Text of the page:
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- 2012: University of Toronto, Master of Education (Work & Career Focus)
- 1986: York University, Master of Environmental Studies (Quality of Work Life)
- 17 years at the University of Toronto (Ontario, Canada) supporting undergraduate students in their academic and career decision-making and employment efforts
- 2 years at Canada's York University supporting BA, MA and PhD students n the Faculty of Environmental Studies with their career and employment concerns
- 3+ years in private practice supporting high school students in their university choices
- 10+ years in human resources consulting specializing in recruitment, compensation and performance management
My coaching philosophy hinges on three important features.
First, I stand beside my clients as a partner, rather than above them as an expert, to look into their future through their eyes.
- A motivational listener, I don't offer advice until I understand your fundamental concerns or questions, patterns and priorities.
- I draw out your stories and the strengths they reveal to help you clarify your academic and career goals.
- I have a quirky sense of humour and like to make my clients laugh.
Second, I believe the choice of an academic program is an important, life-changing decision. It can be both exciting and scary to narrow down the field from a dizzying array of options to an optimal short-list. To help you make a full-bodied, informed decision, I encourage you to rely on multiple sources:
- A realistic self-assessment. Schools will evaluate your grades, your scores, your skills, your strengths, your life experience and your interests – in other words, your fit for their program and institution. So make sure your starting point is a realistic self-inventory.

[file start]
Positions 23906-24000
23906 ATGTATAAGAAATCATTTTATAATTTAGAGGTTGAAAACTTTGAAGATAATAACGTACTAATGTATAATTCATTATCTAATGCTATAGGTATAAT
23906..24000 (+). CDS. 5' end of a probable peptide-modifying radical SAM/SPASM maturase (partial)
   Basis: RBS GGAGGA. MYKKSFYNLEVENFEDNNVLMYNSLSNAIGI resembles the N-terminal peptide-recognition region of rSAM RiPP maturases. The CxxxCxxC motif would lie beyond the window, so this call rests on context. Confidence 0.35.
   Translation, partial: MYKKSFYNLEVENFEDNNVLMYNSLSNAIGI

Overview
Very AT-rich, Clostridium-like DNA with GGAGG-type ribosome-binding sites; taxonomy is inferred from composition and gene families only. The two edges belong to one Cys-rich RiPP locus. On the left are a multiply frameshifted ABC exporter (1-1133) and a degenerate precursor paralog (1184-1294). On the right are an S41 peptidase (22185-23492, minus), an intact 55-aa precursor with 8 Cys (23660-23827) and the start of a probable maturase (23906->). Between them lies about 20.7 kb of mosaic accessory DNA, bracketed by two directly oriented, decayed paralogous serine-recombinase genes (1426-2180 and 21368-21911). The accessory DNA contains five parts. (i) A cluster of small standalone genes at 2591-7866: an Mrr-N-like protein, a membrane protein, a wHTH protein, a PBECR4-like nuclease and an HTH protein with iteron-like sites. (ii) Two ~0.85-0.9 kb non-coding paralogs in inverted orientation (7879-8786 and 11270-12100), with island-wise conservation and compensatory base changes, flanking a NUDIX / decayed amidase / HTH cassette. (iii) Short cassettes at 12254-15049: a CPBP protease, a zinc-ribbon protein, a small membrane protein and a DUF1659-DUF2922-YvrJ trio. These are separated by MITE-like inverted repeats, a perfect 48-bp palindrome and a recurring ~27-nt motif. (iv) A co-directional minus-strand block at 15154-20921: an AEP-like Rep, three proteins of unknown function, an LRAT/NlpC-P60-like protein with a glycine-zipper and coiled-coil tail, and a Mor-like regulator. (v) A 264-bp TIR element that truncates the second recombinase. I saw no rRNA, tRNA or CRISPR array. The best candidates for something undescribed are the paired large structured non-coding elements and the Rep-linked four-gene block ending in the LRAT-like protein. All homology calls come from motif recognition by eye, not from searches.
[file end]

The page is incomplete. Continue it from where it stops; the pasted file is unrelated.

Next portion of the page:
- High quality information resources. Expert bloggers, annual rankings, occupational and program sites help you objectively rate and rank possible options.
- Hands-on, eyeball-to-eyeball experience. To inform and avoid second-guessing after the fact, test your options by attending fairs, visiting schools, auditing courses, shadowing others, and conducting information interviews with students and profs.
- Perspectives from loved ones. Yes, their opinion matters! They know you and love you, should not make the decision for you, but are likely in your corner! Spend time asking others for their opinion, and allow these opinions to inform but not force your decision.
- Your gut. You are the one who has to live day-to-day with the outcome of your decisions! Get good at reflecting on your experiences and emotions to develop your own sense of what is best for you and your circumstances.
Third, I see the application process for university as the first of many important and complex career adventures you will pursue throughout your lifetime. How cool is that? As a result, I work with you to:
- Lead with your strengths. If you don’t know what they are, find out.
- Get experience. Get lots of it – good and bad, paid, volunteer, community, travel – to power your goals and compete effectively for academic and employment opportunities.
- Practice relationship skills. You'll build social connections, navigate options more easily and generate opportunities for your future.
- Become an excellent communicator. Cultivate the art of self presentation - in writing and in person.
- Develop resilience. You'll need it - for the ups and downs of a competitive process and the transition from high school to university.
I live east of Toronto, Ontario (Canada) in the middle of a forest, enjoying four seasons of beautiful sunsets, starry nights and wildlife sightings.
My partner Pete and I are avid cyclists and outdoor enthusiasts. We used to do crazy distances like a couple hundred miles in 2 days. Now we stick to more modest distances of 30-40 miles on our road bikes and the occasional 2-hour mountain bike ride.
I love working on my Mac computer - currently teaching myself html and css, InDesign and Photoshop - and trying to get better at using a DSLR camera.